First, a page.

Well, duh. Point is, they don't use "complicated instruments" as
claimed by someone else.
They actually sell a "gas gauge" for 20 pound BBQ tanks. It's a
foolish thing to buy for a few reasons. You can buy a second tank for
about the same cost as the gauge. The advantage of a second tank, over
a gauge is that you can run tanks until empty, then simply swap out
the empty tank for the full spare and still finish cooking your
dinner. With a gauge, you still have to judge whether you have enough
for the meal you are about to cook. When you get near "low", and you
are planning a party, you have to start guessing if it is enough to
last you, or go get a refill on a tank that's not empty.
Actually, it's near a constant pressure until the last few
drops of liquid is used. The liquid "boils" off until the
vapor pressure reaches 51 to 172 psi in the tank, depending
on liquid temperature (32 to 100 degrees F range shown) See
"(S)tandard(T)emperature(P)ressure" in a chemistry book. A
pressure gauge would make a much better thermometer. ;-)
Weight or depth of liquid in tank is best way of determining
if you will make it thru that last steak.
empty (tare) weight is stamped on the tank, add 80%(20%
vapor space) of 4.24 (lb/gal) times 5 (gal) to tare for a
full tank weight. The (O)verfill(P)rotection(D)evice valve
is a float in the tank that shuts off the valve when the
liquid reaches its maximum safe full level. Filling a tank
is easy, connect supply hose, and fill until the flow stops.
Charge for the gallons on the gauge (usually around 4.2
gal) or a flat 5 gal refill fee. ;-)
Be safe, several years ago, two 20 gallon "stove" tanks
laying flat in the back of a pickup in the hot Texas sun
exploded like missiles. Appeared the tanks were improperly
filled, with no vapor space for expansion.
I have eight tanks at two houses, three at one house, and two at a cabin.
Sometimes I have taken up to eight of them in to be filled. Sometimes on
the rentals, I will pull a tank when it's low so it doesn't run out while
the guest is there and I'm out of town. When you get eight tanks filled,
how does one keep track of how much has gone into each? And how does the
geek know if he is filling to the suggested 80-85%?
On one tank fills, it's pretty easy to get it close. After that, going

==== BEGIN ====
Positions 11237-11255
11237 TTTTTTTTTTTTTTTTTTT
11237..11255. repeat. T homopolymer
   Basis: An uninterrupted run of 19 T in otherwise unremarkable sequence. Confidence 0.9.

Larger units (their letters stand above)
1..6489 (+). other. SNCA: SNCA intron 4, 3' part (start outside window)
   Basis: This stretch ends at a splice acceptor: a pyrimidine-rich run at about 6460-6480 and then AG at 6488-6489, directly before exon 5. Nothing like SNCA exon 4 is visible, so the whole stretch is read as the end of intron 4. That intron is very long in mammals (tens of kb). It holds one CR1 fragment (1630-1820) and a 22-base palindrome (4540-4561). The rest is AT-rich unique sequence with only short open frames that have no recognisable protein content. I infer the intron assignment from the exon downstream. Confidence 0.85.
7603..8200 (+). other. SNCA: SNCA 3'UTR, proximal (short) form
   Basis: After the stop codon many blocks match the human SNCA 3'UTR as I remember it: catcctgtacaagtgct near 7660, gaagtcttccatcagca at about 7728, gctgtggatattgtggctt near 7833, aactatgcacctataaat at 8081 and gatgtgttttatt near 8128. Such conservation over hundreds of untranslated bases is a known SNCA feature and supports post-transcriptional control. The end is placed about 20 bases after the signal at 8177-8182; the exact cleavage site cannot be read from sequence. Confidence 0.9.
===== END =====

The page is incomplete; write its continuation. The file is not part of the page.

through eight tanks, and using up to 35 gallons, I think the only way to
properly fill is by weight. The rolling numbers will tell the eventual
grand total, but only weight will tell you how much is in a partial that
you're adding to. PLUS, sometimes if they're flat empty some suppliers will
refuse to fill unless they perform an additional purge. (translates $)
So, although filling tanks isn't up to rocket trajectory mathematics, it is
not really simple. Well, it really is, but most of today's idiots don't
have a clue. And I hate to stand there and wonder if this guy is
overfilling or even knows what he's doing. Yes, they do have the overflow
screw to tell them, but do you like to be standing out there with all that
gas around, and a couple of tons more in the tank? I don't.
Whatever winds yer clock. I actually prefer fillers who have "complicated
equipment". Their help is better than some pimply little girl who's had
fifteen minutes training and a ten minute attention span.
Paper and pencil? Is that too high tech and complicated? How about a
He doesn't need to know that. All he needs to know is the weight
stamped on the tank. The OPD will prevent him from even screwing that
up if he falls asleep during the fill process. That's why they made
Steve. Filling a standard 20# propane tank properly, even when doing
20 at a time, is VERY simple. The tanks by law, have the weight they
should be when full stamped on them. All you do is place the tank on
the scale, and fill it until it is at the stated weight. If you have a
partial fill and they sell by the pound, rather tnan by the tank, you
just write down the before and after weights and do simple subtraction
with a pencil on a paper bag. The OPD Blocks overfilling. It doesn't
divert to the atmosphere. Forget any "rolling numbers". Not needed,
and I've yet to see any place that even looks at gauges when they have
them. They measure by weight only, regardles of the number of tanks..
There is TARE or just a T stamped on the collar (handle). That is the tare
weight, or the weight of the empty container. The contents are rated at
pounds, but sold as gallons, so add it up. Propane weighs approximately 4.2
pounds per gallon according to Wikipedia. Or take a bathroom scale, and
weigh the tank. Use a calculator and subtract tare weight. Or ask your kid
to do the math for you.
Just an FYI update...
I typically go with Blue Rhino replacements from Walmart, but I was in
a hurry and bought an AmeriGas replacement at Home Depot.
Here's the info from the tanks & labels:
- Tare Weight - 17.0 lbs
- Net Weight - 17.0 Lbs Propane
- Tare Weight - 17.5 lbs
- Net Weight - 15.0 Lbs Propane
I don't recall the exact prices, but I can just about guarantee that
the Home Depot price wasn't 13% percent cheaper!
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